Before him, there were many kings who had lost everything because of their ego. After him also came many more kings who bought the clouds of death just to prove their worth. And here was a man who could have just changed the course of history with a click of his fingers, but decided to let go of his fame to save innocent lives.

 

#3 – Everything is fair in love…

 

Love and a women’s dignity prevail everything.

 

Krishna’s reputation was not built on the foundation of him trying to be an example in front of the people. His reputation was built upon the foundation of his work unknowing to the fact that they are being observed by the people. When Rukmani requested Krishna to rescue her from a marriage she does not want to be a part of, Krishna did not waste his time in calculating whether he should get involved in other people’s matters on not? He just saw a helpless woman calling out to him. And thus began the adventure of how Krishna kidnapped Rukmani and eloped with her? How she finally became the principal wife of the magnificent cowherd?

 

#4 – … And War

 

It takes a hell lot of a courage to kill someone. It takes more than that to stab the same from behind. The guilt and those sleepless nights become a slow poison slowly eating your soul until what remains is just a heavy patch of darkness. Krishna wanted a unified Bharat nation. And he knew the price of unification will be only paid by the equal blood of the loved ones and the hated ones. But the war of Mahabharata saw the family members on both the sides and in between stood a man who without blinking threw away all the morals aside to see that his vision lives.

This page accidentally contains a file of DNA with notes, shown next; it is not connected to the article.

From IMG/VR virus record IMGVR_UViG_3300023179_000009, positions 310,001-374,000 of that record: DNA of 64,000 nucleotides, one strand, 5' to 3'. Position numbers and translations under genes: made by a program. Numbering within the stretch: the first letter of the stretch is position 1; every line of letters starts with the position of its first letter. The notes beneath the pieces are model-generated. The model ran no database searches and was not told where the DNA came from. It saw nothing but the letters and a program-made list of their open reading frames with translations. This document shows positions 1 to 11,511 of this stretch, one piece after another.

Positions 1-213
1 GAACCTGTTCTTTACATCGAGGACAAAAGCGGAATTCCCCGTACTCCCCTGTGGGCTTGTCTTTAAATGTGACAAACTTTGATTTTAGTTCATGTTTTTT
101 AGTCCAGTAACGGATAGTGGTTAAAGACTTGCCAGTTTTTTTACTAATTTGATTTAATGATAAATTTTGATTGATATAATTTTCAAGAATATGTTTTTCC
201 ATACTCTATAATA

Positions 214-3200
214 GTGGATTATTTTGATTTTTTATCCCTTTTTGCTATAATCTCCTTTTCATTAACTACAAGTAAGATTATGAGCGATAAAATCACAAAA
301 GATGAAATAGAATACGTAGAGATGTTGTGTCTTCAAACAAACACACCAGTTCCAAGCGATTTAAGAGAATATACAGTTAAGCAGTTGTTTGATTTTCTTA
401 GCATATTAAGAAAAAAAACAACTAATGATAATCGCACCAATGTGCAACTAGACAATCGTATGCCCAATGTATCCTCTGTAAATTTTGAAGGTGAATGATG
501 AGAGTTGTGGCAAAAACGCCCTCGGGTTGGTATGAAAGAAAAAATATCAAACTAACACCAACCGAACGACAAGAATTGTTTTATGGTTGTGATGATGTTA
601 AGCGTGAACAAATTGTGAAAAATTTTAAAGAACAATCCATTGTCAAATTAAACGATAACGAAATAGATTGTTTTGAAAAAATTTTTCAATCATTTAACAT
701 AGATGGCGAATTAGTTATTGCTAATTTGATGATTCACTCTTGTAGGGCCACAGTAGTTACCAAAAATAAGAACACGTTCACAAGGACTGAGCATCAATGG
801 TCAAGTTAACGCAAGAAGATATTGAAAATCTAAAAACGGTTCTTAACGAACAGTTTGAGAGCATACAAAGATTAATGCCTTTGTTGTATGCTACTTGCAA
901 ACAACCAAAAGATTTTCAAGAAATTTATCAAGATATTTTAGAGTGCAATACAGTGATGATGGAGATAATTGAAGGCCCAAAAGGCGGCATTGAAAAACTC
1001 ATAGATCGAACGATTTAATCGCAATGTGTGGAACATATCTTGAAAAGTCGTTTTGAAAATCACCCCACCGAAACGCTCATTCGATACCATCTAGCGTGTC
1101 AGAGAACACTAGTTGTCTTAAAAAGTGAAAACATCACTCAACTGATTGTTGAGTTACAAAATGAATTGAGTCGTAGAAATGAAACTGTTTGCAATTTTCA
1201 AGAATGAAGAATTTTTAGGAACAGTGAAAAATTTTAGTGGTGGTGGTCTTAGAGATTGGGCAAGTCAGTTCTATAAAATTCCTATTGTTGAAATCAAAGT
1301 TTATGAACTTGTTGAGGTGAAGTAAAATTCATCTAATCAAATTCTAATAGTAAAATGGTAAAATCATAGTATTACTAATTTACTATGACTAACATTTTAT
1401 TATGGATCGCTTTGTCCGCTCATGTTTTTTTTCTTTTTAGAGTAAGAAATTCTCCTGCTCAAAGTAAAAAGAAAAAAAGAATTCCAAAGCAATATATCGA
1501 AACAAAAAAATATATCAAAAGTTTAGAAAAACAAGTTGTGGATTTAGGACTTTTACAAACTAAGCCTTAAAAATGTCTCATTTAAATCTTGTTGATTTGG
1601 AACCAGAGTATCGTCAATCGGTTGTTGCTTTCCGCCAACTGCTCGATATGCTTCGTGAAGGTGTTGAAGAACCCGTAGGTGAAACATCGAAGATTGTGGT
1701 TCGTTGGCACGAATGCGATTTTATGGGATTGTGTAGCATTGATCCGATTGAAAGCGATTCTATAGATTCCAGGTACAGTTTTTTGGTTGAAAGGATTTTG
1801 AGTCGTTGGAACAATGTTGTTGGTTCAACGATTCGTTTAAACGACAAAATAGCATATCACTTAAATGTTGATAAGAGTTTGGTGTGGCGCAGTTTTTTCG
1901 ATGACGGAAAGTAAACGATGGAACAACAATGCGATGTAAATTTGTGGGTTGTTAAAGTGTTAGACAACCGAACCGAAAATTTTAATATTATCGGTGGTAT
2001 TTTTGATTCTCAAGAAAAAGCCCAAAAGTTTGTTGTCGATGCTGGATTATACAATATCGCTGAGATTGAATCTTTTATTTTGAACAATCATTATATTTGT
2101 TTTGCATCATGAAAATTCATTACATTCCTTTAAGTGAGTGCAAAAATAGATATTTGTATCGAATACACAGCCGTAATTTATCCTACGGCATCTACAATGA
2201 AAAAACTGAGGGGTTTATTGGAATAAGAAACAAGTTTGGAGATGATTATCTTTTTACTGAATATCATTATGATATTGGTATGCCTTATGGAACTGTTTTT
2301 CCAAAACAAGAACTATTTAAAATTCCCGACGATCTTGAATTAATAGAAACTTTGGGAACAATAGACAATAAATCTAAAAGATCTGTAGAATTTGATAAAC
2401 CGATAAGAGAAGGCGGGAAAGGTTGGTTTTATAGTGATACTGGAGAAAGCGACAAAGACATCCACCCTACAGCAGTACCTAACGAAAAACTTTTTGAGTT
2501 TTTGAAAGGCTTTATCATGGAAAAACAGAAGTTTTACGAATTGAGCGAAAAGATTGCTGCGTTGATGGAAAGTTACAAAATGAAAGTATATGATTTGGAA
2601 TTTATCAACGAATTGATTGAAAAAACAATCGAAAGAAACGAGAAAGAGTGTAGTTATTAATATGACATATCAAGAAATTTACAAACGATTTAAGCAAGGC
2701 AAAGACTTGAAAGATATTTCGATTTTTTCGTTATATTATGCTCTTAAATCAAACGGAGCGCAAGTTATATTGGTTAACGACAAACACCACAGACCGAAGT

Be it convincing Pandavas to go and ask Bhishma himself on how to defeat the latter. Or using Ghatotkach as a pawn to save Arjuna. Provoking Arjuna to kill unarmed Karna or signaling Bhima to smash Duryodhana’s thigh even though it was against the rules of mace battle. Krishna did everything off the books. He sure has not taken any lives but he did have lots of blood on his hands.

 

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(Krishna instructing Arjuna to kill unarmed Karna)

As long as no one sees at the moment, no one cares at the moment. When the question of morality came during any bloody confrontation, Krishna believed in only one moral, which was not to have any morals.

 

#5 – A Master Politician and Manipulator

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(Krishna attempting to break his promise of not using arms. Arjun trying to stop him)

Krishna either had a power to see the distant future, or he was firm to create the future which he has written. He played very efficiently his each and every move to get the result for which he had actually come to this world. Be it sabotaging Karna’s chance to win Draupadi, helping Arjuna elope with Subhadra, who was supposed to be married to Duryodhana, confusing Karna about his stand during the war by throwing his Ace Card by telling him, he is the first born of Kunti; these are the glimpse of his reach and manipulation in the epic saga of Mahabharata.

 

-Parikshit Maheshwari